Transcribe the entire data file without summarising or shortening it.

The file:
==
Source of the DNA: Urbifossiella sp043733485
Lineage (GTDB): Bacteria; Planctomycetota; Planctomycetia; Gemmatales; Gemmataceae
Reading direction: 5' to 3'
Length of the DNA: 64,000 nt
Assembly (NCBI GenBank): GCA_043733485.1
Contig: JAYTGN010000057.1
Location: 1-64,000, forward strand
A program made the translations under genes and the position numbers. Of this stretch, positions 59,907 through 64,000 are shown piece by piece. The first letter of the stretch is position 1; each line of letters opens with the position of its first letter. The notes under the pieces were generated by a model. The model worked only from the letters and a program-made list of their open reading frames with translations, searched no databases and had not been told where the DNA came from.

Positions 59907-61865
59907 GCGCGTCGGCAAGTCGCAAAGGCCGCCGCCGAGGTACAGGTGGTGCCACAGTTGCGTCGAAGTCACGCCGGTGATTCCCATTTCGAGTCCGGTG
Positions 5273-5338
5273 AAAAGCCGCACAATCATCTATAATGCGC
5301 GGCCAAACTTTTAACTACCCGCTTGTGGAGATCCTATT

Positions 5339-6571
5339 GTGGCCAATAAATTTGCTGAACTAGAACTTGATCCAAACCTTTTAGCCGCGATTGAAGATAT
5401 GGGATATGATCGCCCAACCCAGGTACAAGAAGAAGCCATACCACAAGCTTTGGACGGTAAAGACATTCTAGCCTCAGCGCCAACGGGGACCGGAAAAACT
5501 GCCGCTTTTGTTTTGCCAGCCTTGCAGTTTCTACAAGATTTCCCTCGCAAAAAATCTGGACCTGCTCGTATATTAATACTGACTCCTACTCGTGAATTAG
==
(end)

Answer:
Source of the DNA: Urbifossiella sp043733485
Lineage (GTDB): Bacteria; Planctomycetota; Planctomycetia; Gemmatales; Gemmataceae
Reading direction: 5' to 3'
Length of the DNA: 64,000 nt
Assembly (NCBI GenBank): GCA_043733485.1
Contig: JAYTGN010000057.1
Location: 1-64,000, forward strand
A program made the translations under genes and the position numbers. Of this stretch, positions 59,907 through 64,000 are shown piece by piece. The first letter of the stretch is position 1; each line of letters opens with the position of its first letter. The notes under the pieces were generated by a model. The model worked only from the letters and a program-made list of their open reading frames with translations, searched no databases and had not been told where the DNA came from.

Positions 59907-61865
59907 GCGCGTCGGCAAGTCGCAAAGGCCGCCGCCGAGGTACAGGTGGTGCCACAGTTGCGTCGAAGTCACGCCGGTGATTCCCATTTCGAGTCCGGTG
Positions 5273-5338
5273 AAAAGCCGCACAATCATCTATAATGCGC
5301 GGCCAAACTTTTAACTACCCGCTTGTGGAGATCCTATT

Positions 5339-6571
5339 GTGGCCAATAAATTTGCTGAACTAGAACTTGATCCAAACCTTTTAGCCGCGATTGAAGATAT
5401 GGGATATGATCGCCCAACCCAGGTACAAGAAGAAGCCATACCACAAGCTTTGGACGGTAAAGACATTCTAGCCTCAGCGCCAACGGGGACCGGAAAAACT
5501 GCCGCTTTTGTTTTGCCAGCCTTGCAGTTTCTACAAGATTTCCCTCGCAAAAAATCTGGACCTGCTCGTATATTAATACTGACTCCTACTCGTGAATTAG